Former Shiny Media title Who Ate All The Pies was bought by Anorak, but has experienced problems with the site, as it remained on Shiny Media’s server. (According to a tweet from editor Ollie Irish the site should be moved as of Monday)

Full post at this link…

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Online Journalism Blog: Help map local blogs in the UK

A call to action on behalf of the Online Journalism Blog, which with the help of Matt Wardman, is attempting to build a map of locally-focused blogs in the UK.

You can submit the name of any local blogs you know of via an online form.

Matt has some interesting thoughts on the opportunities for local news blogs in this post too.

“I think group blogs with varied teams of contributors may be best placed to provide a decent level of coverage and draw a good readership, while competing effectively with other media outlets. That is a trend we have seen in the political blog niche over several years – the sites which have established themselves and maintain a position as key sites have developed progressively larger teams of editors, and provided a wider range of commentary and services,” he suggests.

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Malcolm Coles: How US traffic is vital for UK newspaper sites

July 30th, 2009 | 1 Comment | Posted by in Newspapers, Traffic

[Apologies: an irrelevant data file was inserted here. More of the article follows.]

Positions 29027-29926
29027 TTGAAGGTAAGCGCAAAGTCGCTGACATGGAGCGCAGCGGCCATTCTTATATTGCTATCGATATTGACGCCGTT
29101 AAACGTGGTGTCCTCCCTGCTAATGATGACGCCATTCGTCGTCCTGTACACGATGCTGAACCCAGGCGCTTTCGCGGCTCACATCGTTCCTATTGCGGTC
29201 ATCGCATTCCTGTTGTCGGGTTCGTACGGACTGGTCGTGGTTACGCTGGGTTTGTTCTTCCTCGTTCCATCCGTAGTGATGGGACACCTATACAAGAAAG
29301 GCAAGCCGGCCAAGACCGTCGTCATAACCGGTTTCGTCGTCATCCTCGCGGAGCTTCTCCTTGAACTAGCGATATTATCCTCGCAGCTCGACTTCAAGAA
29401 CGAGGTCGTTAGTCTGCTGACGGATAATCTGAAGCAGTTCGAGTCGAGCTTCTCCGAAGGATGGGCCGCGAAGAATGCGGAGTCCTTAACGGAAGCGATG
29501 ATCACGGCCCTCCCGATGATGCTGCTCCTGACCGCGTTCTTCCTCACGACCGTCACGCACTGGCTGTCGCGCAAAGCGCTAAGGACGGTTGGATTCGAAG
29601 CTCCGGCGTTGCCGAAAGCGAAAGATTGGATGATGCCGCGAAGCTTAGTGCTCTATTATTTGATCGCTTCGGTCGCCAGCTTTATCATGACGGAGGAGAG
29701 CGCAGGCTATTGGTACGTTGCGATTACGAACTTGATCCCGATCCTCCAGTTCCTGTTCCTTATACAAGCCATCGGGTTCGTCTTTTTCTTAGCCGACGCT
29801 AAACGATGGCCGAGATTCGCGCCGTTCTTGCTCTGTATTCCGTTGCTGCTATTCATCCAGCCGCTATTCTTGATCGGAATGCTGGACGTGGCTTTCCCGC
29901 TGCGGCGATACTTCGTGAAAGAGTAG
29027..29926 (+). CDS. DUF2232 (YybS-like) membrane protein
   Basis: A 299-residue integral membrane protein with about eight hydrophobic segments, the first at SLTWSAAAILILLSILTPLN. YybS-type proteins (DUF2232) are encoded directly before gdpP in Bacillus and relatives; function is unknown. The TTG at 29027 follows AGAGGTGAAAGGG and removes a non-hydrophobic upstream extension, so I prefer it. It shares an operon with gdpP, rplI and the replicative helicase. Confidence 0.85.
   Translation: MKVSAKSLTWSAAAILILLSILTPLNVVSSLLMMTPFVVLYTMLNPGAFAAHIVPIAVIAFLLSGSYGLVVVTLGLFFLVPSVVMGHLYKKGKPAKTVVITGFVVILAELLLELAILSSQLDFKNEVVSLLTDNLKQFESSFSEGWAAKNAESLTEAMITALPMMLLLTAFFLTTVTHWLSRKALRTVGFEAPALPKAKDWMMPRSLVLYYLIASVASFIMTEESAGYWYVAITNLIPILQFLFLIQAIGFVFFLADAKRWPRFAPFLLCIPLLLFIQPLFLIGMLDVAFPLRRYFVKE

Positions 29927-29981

This is a cross-post from Malcolm Coles’ personal website. You can read other posts by Coles on the Journalism.co.uk Editors’ Blog at this link.

The latest figures for UK users from the audited ABCes together with Compete‘s figures for American site usage show how USA traffic is vital for UK newspaper sites.

On average, US traffic is 36.8 per cent of the UK traffic (i.e. there is just over one US visitor for every 3 UK visitors). The figure for the Telegraph is slightly higher (44.5 per cent) and for the Mail it’s a massive 62.5 per cent.

Newspaper
site
USA
visitors
(Compete)
UK
visitors
(ABCe)
US users
as % of UK
Daily Mail 5,199,078 8,316,083 62.5
Telegraph 4,087,769 9,184,082 44.5
Times Online 2,805,815 7,668,637 36.6
Guardian 3,676,498 10,211,385 36.0
Independent 1,317,298 3,781,320 34.8
The Sun 2,419,319 8,704,036 27.8
Mirror 748,098 4,907,540 15.2
FT.com 5,960,589 n/a n/a
Express 63,216 n/a n/a
Average 2,919,742 7,539,012 36.8

These figures are all for June 2009. The FT wasn’t audited in June’s ABCes. The Express isn’t in the ABCes.

They are further proof that the Mail’s success in the June ABCes was driven by American searches for Michael Jackson’s kids.